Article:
DU Today's recent religious studies coverage
On April 11, 2012, Ramón Gutiérrez—historian, award-winning author, and director of the Center for the Study of Race, Politics and Culture at the University of Chicago—delivered the 2012 James Kirk Lecture, sponsored by the Department of Religious Studies, at DU.
The title of his lecture was "Reies López Tijerina and the Religious Origins of the Mexican-American Civil Rights Movement." An early leader of the Chicano movement in the United States, López Tijerina was known primarily for his activism in the 1960s and '70s.
"This year's lecture marks the 15th in a truly distinguished series that continues to enhance the University's mission and its dedication to the public good," said Professor Gregory Allen Robbins, chair of the Department of Religious Studies.
It all started with 9/11. Except it didn't.
Visiting lecturer Edward Curtis IV, who serves on the religious studies faculty at Indiana University-Purdue University Indianapolis, spoke at the University of Denver on January 25 as part of the Marsico Visiting Scholar Program. In a lecture, titled "The Black Roots of American Islamophobia," Curtis challenged the common belief that America's unease with the Islamic faith started with the terrorist attacks of Sept. 11, 2001.
RELIGIOUS STUDIES HOSTS "TEACHING ISLAM" WORKSHOP
DU's Religious Studies Department hosted a workshop called "Teaching Islam." While the workshop was aimed at graduate students and high school teachers, it also was open to any interested community members.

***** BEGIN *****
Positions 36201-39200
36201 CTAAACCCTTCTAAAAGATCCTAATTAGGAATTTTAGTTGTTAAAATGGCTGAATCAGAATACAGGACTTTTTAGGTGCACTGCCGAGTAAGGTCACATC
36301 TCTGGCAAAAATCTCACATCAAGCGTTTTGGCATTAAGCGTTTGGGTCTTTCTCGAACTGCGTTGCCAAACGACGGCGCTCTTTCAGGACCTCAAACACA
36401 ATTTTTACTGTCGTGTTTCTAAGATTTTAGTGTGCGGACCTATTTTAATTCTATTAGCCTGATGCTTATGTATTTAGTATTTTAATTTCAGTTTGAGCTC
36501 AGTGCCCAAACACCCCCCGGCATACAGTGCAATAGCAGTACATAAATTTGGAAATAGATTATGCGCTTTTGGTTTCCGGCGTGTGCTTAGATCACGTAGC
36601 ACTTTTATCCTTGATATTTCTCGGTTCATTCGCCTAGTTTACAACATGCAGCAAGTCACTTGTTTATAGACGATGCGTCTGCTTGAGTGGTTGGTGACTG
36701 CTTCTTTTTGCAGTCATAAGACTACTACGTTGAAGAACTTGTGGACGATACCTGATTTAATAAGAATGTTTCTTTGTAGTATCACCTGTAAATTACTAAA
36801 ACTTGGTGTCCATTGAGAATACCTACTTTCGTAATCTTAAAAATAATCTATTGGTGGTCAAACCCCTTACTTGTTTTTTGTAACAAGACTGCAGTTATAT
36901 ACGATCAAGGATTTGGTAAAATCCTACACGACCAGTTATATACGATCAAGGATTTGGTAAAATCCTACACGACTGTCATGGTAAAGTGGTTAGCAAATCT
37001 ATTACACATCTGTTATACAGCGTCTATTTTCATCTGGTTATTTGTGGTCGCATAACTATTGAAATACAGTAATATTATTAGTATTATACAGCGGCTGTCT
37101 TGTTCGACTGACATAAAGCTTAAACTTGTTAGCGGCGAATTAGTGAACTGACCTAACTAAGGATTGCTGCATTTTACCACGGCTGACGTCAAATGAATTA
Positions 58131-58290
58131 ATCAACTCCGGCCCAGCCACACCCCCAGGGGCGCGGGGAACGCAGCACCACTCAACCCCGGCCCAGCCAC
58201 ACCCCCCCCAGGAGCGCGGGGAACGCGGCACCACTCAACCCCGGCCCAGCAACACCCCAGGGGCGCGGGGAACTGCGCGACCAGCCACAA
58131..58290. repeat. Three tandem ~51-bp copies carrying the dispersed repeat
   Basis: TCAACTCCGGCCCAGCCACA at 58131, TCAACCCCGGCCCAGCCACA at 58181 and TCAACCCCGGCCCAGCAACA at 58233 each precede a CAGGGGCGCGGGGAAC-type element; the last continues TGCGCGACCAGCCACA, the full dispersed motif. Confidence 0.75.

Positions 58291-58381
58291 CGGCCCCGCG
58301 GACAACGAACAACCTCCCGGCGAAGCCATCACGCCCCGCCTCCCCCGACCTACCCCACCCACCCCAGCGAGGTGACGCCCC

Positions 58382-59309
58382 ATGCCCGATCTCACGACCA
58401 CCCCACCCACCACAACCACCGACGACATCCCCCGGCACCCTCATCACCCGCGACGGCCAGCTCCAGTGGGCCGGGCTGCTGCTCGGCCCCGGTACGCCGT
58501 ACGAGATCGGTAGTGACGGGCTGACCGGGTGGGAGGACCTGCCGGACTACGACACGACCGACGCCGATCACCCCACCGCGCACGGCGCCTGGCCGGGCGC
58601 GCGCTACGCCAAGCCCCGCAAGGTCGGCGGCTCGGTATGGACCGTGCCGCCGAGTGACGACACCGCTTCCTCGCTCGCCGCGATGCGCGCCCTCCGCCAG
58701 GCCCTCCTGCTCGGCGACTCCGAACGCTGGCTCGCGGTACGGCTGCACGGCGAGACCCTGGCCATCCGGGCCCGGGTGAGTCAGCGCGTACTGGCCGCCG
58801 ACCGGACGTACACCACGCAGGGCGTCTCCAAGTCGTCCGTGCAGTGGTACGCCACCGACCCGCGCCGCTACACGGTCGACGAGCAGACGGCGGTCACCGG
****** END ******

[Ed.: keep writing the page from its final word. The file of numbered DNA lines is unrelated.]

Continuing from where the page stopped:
"This program is a great opportunity for graduate students in religious studies, international studies, and related fields to enhance their professional development," said Andrea Stanton, assistant professor of Islamic studies. "They'll end the day with a certificate as well as teaching tools and resources that will be useful for public speaking as well as for the classroom."
University of Denver Professor Carl Raschke says Mormonism is not a cult, according to the academic definition. However, he can explain why it's so often labeled that by other denominations.
Raschke explains that cults are almost entirely leader-centered; when the leader dies, the "cult" dies. Mormonism is not leader-centered.
As the world has become a more global society, people are seeing an increasing need to study religion. To meet the need, DU's Department of Religious Studies is offering a wider range of programs to help prepare graduate students for careers in related fields.
Historically, the department offered students a master's degree in religious studies with no specialization. As of fall 2011, students can choose to specialize by enrolling in a particular track.
New tracks include: biblical studies; Islamic studies; world religions; theory of religion; philosophy of religion; and international and multi-cultural studies.